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Large Snake Lineup for South Florida: A Guide to Differentiating between Non-Native and Native Snakes

Jenna Cole, Justin R. Dalaba, Melissa Miller, and Frank J. Mazzotti


Adult Burmese python (Python bivittatus).
Figure 1. Adult Burmese python (Python bivittatus).
Credit: Justin Dalaba, UF/IFAS


Common boa, also known as the red-tailed boa (Boa constrictor).
Figure 2. Common boa, also known as the red-tailed boa (Boa constrictor).
Credit: Mike Lloret


Adult yellow anaconda (Eunectes notaeus).
Figure 3. Adult yellow anaconda (Eunectes notaeus).
Credit: Jenna Cole, UF/IFAS


Florida is home to 50 species of native snakes. Additionally, non-native snakes have been introduced and several have become established, including the Burmese python, which has been documented living in Florida since 1979.

This fact sheet serves as a guide to identifying non-native and native snakes of south Florida. The non-native species described here are constrictors, meaning they subdue prey by constriction rather than venom. Some are considered invasive species in south Florida, meaning they cause harm to the environment, economy, or human health, and many arrived through the pet trade. The Burmese python, Northern African python, and boa constrictor are all established invasive species in south Florida and may be expanding their ranges. Other non-native species found in the pet trade, including the reticulated python, ball python, green anaconda, yellow anaconda, and Dumeril’s boa may pose a threat to native species if they become established in Florida. We also include several native species commonly confused with non-native constrictors due to size, pattern, or disposition.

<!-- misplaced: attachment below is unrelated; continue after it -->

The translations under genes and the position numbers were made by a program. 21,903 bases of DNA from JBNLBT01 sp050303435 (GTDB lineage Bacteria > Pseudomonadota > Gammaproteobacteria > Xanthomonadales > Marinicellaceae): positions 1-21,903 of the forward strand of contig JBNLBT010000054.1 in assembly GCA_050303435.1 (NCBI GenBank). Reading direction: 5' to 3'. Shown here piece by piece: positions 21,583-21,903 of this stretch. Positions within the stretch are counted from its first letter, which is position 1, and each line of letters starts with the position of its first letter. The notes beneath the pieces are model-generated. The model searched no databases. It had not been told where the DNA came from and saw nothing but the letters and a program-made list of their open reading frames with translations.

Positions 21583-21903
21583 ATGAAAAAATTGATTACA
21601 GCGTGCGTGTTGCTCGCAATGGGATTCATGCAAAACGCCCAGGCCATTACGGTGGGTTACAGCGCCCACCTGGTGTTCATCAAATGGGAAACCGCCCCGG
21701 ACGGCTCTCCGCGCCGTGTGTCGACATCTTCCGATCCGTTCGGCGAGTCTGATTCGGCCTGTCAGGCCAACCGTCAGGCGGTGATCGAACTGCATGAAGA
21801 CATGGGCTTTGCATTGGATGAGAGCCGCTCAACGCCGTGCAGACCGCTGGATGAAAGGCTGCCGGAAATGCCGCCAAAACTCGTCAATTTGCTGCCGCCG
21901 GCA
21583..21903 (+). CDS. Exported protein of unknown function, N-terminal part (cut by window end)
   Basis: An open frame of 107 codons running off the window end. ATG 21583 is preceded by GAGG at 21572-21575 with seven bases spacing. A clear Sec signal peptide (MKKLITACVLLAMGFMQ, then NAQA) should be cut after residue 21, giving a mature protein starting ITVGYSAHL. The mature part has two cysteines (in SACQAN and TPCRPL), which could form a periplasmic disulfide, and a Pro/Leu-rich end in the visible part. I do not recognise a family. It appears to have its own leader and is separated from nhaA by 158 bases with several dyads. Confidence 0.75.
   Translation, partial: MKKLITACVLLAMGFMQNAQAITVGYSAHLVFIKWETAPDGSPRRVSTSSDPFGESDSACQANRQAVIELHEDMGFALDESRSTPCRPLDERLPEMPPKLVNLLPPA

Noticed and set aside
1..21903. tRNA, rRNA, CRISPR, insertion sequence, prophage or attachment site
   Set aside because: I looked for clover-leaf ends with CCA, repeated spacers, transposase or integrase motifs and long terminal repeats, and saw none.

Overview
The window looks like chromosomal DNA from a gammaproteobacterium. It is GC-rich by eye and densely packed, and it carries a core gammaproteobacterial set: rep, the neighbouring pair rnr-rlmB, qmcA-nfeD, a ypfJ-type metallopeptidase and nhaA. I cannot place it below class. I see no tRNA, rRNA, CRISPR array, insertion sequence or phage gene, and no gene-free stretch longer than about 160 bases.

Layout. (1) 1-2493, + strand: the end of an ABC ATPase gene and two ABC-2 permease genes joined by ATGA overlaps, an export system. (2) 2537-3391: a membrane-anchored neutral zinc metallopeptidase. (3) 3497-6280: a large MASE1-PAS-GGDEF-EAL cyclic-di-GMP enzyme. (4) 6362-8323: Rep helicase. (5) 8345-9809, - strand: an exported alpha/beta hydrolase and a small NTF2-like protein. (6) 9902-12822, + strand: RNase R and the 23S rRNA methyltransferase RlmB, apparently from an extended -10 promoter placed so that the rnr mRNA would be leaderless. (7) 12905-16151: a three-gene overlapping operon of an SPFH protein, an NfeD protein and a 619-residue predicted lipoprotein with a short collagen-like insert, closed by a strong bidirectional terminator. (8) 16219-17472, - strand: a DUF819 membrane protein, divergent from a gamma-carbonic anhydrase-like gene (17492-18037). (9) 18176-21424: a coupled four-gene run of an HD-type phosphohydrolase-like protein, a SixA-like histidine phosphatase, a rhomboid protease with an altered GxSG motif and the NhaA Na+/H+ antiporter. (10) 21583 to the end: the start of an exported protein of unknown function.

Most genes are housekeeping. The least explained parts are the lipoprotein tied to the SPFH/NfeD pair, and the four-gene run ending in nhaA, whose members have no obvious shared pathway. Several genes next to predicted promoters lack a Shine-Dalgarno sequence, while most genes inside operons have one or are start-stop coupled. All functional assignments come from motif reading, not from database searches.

Use this guide to help differentiate between non-native and commonly confused native snake species. Immediately report sightings of any non-native snake to 888-IVE-GOT1. Native snakes can be found in every habitat. Some encourage healthy crops by reducing rodents and disease, and therefore do not need to be reported to this hotline. If you see a snake, it is best to stand back and observe it for distinguishing characteristics to determine if it should be reported.

Even if you are not sure what kind of snake you have found, it is important to take a clear photo, using your smartphone or other digital camera, and report it online to Be sure to crop or zoom in to aid in identification. Reporting helps managers understand existing threats and may even help prevent the establishment of a new invader.

Non-native Snakes

Burmese python

Python bivittatus, 10 to 20 ft (3 to 6 m).

Adult Burmese python (Python bivittatus).
Figure 4. Adult Burmese python (Python bivittatus) showing giraffe-like pattern. .
Credit: Justin Dalaba, UF/IFAS

The most widely established invasive constrictors reproducing in Florida, Burmese pythons can be found most commonly in south Florida but have been seen throughout the state. These constrictors are best identified by their light brown body with dark blotches that do not touch, resembling a giraffe pattern. Their belly scales are completely white.

Northern African python

Python sebae, 10 to 12 ft (3 to 3.5 m).

Adult Northern African python (Python sebae).
Figure 5. Adult Northern African python (Python sebae).
Credit: Mike Rochford, UF/IFAS